The set of HuffPost Live, the 12-hour-per-day live news stream that launched last August, is separated from its newsroom by a transparent glass wall. Throw pillows cover tufted leather couches, oriental rugs lie under rough-hewn wooden coffee and side tables, and floating bookshelves line the clear walls—lending a hipster chic hotel-lobby vibe, which makes sense, considering the set was designed by the team behind trendy establishments like the Ace Hotel and the Standard.
In spite of this casually polished vintage aesthetic, there is an amateur quality to many of the HuffPost Live broadcasts, as “experts” (a term broadly defined) offer their opinions via Skype and video chat. Part radio-call in show, part curated chatroulette, part cable news, HuffPost Live has moments of profundity and moments of drivel. It is, in this way and many others, the Huffington Post come to life.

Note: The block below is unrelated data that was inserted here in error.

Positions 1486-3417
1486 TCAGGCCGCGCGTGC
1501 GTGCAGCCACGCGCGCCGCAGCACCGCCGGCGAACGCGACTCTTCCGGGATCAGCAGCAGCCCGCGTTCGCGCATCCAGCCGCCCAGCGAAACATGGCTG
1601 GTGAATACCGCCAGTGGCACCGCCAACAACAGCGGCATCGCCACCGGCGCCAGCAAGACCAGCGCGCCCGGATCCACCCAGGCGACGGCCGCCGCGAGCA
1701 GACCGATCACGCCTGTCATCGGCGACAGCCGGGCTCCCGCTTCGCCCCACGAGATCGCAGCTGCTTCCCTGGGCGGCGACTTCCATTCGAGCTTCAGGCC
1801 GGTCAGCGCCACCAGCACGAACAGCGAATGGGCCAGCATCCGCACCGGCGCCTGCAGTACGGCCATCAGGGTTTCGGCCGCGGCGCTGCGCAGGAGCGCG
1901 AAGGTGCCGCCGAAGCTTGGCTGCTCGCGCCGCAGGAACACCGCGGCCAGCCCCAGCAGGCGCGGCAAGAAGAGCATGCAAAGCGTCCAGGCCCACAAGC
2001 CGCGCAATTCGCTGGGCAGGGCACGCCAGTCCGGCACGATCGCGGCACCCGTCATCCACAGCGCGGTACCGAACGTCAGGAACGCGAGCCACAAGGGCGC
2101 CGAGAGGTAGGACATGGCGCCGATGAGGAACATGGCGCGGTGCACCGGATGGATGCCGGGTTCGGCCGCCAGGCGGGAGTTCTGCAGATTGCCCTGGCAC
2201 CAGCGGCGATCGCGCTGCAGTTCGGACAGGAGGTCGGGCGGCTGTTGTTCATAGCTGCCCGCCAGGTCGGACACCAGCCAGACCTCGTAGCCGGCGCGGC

Hollywood actor John Cusack has developed some strong opinions on the mortgage crisis. He’s been doing some reading, even talking to a few experts, and is reasonably well-informed about a plan some California cities have to use eminent domain to seize troubled mortgages.
Those of you curious to hear what Lloyd Dobler thinks about a complex policy initiative can now satisfy that curiosity in a poorly-produced, 15-minute long video of John Cusack discussing these issues. Mr. Cusack shares his expertise during a painfully long HuffPost Live video, kicking off the first day of Huffington Post’s video news initiative in true Huffington Post fashion. Appearing via Google Hangouts, Mr. Cusack has a badly organized discussion with Arianna Huffington, segment host John Zepps, a random homeowner in California and John Vlahoplus, the guy who’s pitching the plan and the lone expert in the group.